Pat McNab, driven by rage and despair, goes on a rampage after killing his mother and ends up murdering than fifty people Or is his whiskey addled mind merely imagining these murders Reality collides with fantasy with dizzying impact as Pat reflects on the long gone days with Mommy, while fending off the persistent interferences of his small town neighbors the puritPat McNab, driven by rage and despair, goes on a rampage after killing his mother and ends up murdering than fifty people Or is his whiskey addled mind merely imagining these murders Reality collides with fantasy with dizzying impact as Pat reflects on the long gone days with Mommy, while fending off the persistent interferences of his small town neighbors the puritanical Mrs Tubridy that irascible seller of turf, the Turf Man Sgt Kojak Foley, and other unwanted snoops who could soon come to regret their inquisitive, nose poking ways.
Emerald Germs of Ireland Pat McNab driven by rage and despair goes on a rampage after killing his mother and ends up murdering than fifty people Or is his whiskey addled mind merely imagining these murders Reality collides
When did matricide become comical When Patrick McCabe started writing about it.Emerald Germs of Ireland is a story about Pat McNab and his sick and twisted little mind He has a strange relationship with his mother, a little Norman Bates esque at times This strange relationship ultimately ends and the story essentially begins with Pat killing her, and his father, and then starting off into the town to knock off other germs The story is told through a series of short stories all revolving around P [...]
I had no idea what was going on for a while and then I realised that that was the whole point of the story No one really knows what is real and what is imagined, the protagonist or the reader A little annoying for a while but ultimately an enjoyable read.If you ve watched the Butcher Boy than once you ll probably have Francie Brady in your head for a large part of this book.
Entertaining at first, and then, ya know, you get it It becomes quite redundant by chapter 6 Irish song and murder, Irish song and murder
Wacky good fun probably a whole lot funnier if you know stock Irish problems and people Not for someone who likes a realistic novel, or wants to read a pretty story.
A load of aul shite as the protagonist Pat McNabb might say With a few exceptions, each of the 14 chapters starts with a song, an annoying character crossing paths with, and indeed often staying with, the aforementioned delusional, alcoholic, matricidal Pat, Pat getting thoroughly annoyed with the annoying character, Pat then killing and burying the annoying character in his garden.It takes until about the halfway mark before there is any exposition of Pat s back story so up to that point there [...]
Never before have I given 3 stars to something so well written It has noting to do with the author s ability to tell a story, but my own preference You would think from the books description that this is about a troubled man that drinks too much Instead it is about a man who is completely delusional His delusions control the narrative So you don t know if anything described is actually happening in the story But the way the authors writes, his choice of words and way of conveying ideas, is amazi [...]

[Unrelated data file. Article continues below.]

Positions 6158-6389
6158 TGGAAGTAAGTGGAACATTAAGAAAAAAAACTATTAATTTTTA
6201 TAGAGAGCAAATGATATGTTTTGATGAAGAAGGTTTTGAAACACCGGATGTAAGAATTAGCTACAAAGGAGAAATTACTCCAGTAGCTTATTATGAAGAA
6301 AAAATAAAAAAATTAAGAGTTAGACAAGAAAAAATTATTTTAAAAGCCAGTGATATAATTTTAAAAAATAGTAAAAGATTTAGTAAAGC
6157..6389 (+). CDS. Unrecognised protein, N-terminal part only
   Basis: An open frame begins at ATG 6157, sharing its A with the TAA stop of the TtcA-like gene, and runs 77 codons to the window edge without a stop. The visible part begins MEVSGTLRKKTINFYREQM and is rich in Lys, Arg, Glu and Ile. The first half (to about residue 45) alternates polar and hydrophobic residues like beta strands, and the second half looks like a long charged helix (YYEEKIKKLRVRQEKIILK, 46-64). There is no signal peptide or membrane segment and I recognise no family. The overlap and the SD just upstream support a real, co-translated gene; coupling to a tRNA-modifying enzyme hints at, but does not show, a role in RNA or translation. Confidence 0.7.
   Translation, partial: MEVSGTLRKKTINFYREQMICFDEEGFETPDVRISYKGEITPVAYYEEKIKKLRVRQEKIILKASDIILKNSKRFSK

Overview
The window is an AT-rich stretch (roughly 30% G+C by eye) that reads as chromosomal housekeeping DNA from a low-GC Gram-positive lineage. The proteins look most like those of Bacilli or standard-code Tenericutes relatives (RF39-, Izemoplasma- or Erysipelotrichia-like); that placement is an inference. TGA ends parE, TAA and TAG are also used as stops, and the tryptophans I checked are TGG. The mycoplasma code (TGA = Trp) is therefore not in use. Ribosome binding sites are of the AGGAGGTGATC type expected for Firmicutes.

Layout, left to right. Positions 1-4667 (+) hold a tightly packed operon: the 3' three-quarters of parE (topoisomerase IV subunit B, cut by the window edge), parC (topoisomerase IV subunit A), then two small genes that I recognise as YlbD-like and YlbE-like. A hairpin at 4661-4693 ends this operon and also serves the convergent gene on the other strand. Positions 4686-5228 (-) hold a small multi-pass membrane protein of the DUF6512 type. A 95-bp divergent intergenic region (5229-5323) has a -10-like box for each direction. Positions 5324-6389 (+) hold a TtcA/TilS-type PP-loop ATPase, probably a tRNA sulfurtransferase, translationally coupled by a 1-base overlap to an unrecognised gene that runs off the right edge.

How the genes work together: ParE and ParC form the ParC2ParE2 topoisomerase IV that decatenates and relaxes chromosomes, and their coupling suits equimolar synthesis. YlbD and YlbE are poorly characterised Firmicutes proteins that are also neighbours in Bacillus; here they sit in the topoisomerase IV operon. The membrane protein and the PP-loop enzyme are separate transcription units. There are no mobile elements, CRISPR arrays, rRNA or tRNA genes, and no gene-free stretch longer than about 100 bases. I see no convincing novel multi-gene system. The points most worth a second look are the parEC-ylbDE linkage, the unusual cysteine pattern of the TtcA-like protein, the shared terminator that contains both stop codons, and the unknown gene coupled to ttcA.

I picked this up without knowing a thing about it My timing, I think, was based on my either immanent or recently finished trip to Ireland I remember most of the book still six years later It left a deep impression on me I think this was also around the time that I was starting to listen to the album Murder Ballads by Nick Cave the Bad Seeds.Wonderful piece of writing I d recommend it to anyone.
I cordially dislike allegory is a fine, gentlemanly way to qualify one s allegorical preference without appearing to be either a snob or a sourpuss Yo Mama so ugly she had to feed you with a slingshot is neither fine nor gentlemanly, and certainly not as subtle as Yo Mama so ugly she made Ray Charles flinch So there you go Always remember that in an age dominated by irony, conscious or not, this guy is not afraid to be sincere.
I loved Butcher Boy so much that a thoughtful friend bought me this book I couldn t actually finish it There was too much flowery descriptions of an obviously mentally disturbed alcoholic I just couldn t get into the writing, the character or the plot which I assume would show up eventually if I had continued reading I gave up half way through the book.
Loved The Butcher Boy Loved Breakfast on Pluto Wanted so much to love this and every other McCabe book I could get my mitts on But didn t love it Liked some parts, but no love found Will still pick up every book that this great writer writes from here on out hoping to find the love.
A disappointment compared to other books of McCabe s Some of these jewels sparkle, but others read like potboilers.
Really repetitive Not too creative Lots of good murders, though
McCabe is a fantastic writer but the plot itself getsa bit Norman Bates ey toward the end.
Just couldn t get into it off to the Bookcrossing in the hope someone else can
not Butcher Boy brilliant, but still a pleasure.
Witty, gritty and a little twisted Liked it enough to possibly reread it soon.